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EC Gets Tough with IUU Fishing


Thursday, 14 January 2016

EC Gets Tough with IUU Fishing

The European Commission reached a significant decision this month -- motivated in part by clear evidence of European vessels illegally fishing in Liberia -- to adopt more stringent regulations that will bring transparency to the murky business of flagged vessels fishing in distant waters. “The industrial fishing community is smaller than you might think,” said Stephen Akester, fisheries management adviser to the Bank’s West Africa Regional Fisheries Program (WARFP). (...) On Dec. 10, as part of its new Common Fisheries Policy, the European Commission proposed a system to allow authorities to better monitor EU vessels outside their waters as well as international vessels in EU waters. In order to obtain permission to fish, vessels will have to comply with EU rules that include licensing and background checks concerning old violations, fines and infringements. Previously, a European vessel did not have to register within Europe before fishing in another countries’ waters or Areas Beyond National Jurisdiction (ABNJ). By 2017, member states will have a better understanding of who is fishing in their name in Exclusive Economic Zones (EEZ) around the world. The decision followed Liberia’s gathering of evidence that there was illegal fishing in its waters during the years 2011 and 2012 by ships flying regional, Asian and EU member state flags. (...)  Through new technologies, including satellite tracking of the boats’ on-board Automated Identifications System (AIS), and other vessel communication, specialists have been monitoring in real time what boats are fishing off the coast of Liberia, thanks to the WARFP resources. The monitoring by specialists can bring suspicious boat activity to the attention of the authorities, including transshipment- which occurs when fishing vessels illegally and repeatedly load their catch on to carrier vessels further out to avoid detection. IUU fishing plays a huge role in the depletion of marine fish stocks, and developing nations have long been victims of this practice. Global losses have been estimated from $10 to $23 billion a year.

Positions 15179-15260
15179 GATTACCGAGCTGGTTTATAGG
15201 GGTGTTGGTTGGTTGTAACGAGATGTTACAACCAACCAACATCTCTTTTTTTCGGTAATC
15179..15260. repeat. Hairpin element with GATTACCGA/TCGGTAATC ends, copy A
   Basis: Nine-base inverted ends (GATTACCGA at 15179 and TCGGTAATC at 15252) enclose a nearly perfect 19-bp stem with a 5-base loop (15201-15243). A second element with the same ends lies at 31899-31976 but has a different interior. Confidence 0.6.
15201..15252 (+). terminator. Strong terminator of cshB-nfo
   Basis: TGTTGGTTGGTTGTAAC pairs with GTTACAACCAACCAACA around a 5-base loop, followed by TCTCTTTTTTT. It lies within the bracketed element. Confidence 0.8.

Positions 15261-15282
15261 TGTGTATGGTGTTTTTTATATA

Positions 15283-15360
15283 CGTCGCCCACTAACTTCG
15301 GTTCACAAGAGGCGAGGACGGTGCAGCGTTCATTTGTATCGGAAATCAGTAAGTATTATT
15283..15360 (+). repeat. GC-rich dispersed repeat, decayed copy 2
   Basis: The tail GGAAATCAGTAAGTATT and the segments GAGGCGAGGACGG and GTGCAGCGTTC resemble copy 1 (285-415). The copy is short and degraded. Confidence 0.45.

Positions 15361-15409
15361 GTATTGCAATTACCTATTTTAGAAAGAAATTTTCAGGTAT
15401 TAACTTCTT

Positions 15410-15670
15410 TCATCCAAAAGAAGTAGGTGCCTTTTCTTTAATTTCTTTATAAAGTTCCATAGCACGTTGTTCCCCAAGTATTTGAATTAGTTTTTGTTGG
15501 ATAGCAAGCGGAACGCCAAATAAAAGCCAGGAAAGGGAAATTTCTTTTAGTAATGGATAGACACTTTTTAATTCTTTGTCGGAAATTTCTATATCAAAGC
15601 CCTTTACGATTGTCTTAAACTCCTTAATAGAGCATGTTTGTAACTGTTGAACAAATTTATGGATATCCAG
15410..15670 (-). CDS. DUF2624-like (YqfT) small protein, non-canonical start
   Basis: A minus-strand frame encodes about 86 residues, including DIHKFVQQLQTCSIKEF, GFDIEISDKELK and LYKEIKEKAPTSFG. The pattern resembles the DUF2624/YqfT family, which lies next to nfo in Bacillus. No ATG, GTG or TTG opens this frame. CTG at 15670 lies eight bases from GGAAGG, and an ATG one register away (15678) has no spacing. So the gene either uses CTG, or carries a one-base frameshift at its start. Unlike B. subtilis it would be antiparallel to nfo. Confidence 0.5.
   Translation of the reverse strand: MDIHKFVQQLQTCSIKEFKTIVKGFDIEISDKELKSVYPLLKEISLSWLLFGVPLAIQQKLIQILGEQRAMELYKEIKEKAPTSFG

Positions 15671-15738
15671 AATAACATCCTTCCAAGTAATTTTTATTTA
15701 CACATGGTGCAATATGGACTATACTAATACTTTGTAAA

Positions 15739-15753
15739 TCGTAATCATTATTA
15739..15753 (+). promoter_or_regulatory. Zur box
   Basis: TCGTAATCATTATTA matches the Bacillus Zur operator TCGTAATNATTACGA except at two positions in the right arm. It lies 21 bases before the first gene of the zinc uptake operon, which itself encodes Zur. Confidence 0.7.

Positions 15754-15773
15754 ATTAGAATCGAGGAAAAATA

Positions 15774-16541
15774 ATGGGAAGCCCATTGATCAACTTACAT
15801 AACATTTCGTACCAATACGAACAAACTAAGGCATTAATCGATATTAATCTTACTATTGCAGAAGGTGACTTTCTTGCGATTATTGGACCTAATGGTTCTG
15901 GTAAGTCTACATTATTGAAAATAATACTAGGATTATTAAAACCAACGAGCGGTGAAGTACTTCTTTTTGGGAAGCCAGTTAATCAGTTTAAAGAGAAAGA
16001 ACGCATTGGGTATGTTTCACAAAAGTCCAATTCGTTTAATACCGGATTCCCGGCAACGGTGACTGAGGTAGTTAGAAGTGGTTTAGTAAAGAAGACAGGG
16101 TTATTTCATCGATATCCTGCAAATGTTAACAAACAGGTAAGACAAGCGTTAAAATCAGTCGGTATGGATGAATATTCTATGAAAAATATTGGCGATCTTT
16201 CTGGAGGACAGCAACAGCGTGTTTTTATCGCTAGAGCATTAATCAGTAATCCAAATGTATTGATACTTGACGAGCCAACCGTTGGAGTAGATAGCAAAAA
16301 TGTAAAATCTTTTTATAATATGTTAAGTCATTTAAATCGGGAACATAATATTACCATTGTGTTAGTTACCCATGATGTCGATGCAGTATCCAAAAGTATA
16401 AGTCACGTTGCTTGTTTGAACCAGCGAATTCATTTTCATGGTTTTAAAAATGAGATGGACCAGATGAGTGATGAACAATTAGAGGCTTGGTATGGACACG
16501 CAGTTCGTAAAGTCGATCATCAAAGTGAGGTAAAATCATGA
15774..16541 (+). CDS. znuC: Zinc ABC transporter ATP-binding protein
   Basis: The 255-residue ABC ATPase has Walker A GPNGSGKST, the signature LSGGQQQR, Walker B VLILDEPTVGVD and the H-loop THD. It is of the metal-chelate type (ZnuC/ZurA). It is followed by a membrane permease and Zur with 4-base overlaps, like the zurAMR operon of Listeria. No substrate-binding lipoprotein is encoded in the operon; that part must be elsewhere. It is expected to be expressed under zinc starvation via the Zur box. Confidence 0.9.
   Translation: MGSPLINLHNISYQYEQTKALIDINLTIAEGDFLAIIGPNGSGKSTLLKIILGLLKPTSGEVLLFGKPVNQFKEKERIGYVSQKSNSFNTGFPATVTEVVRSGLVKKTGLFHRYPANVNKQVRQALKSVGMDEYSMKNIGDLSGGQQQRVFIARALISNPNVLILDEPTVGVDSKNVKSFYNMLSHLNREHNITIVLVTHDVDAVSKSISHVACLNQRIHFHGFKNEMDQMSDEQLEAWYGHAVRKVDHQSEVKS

Source: The World Bank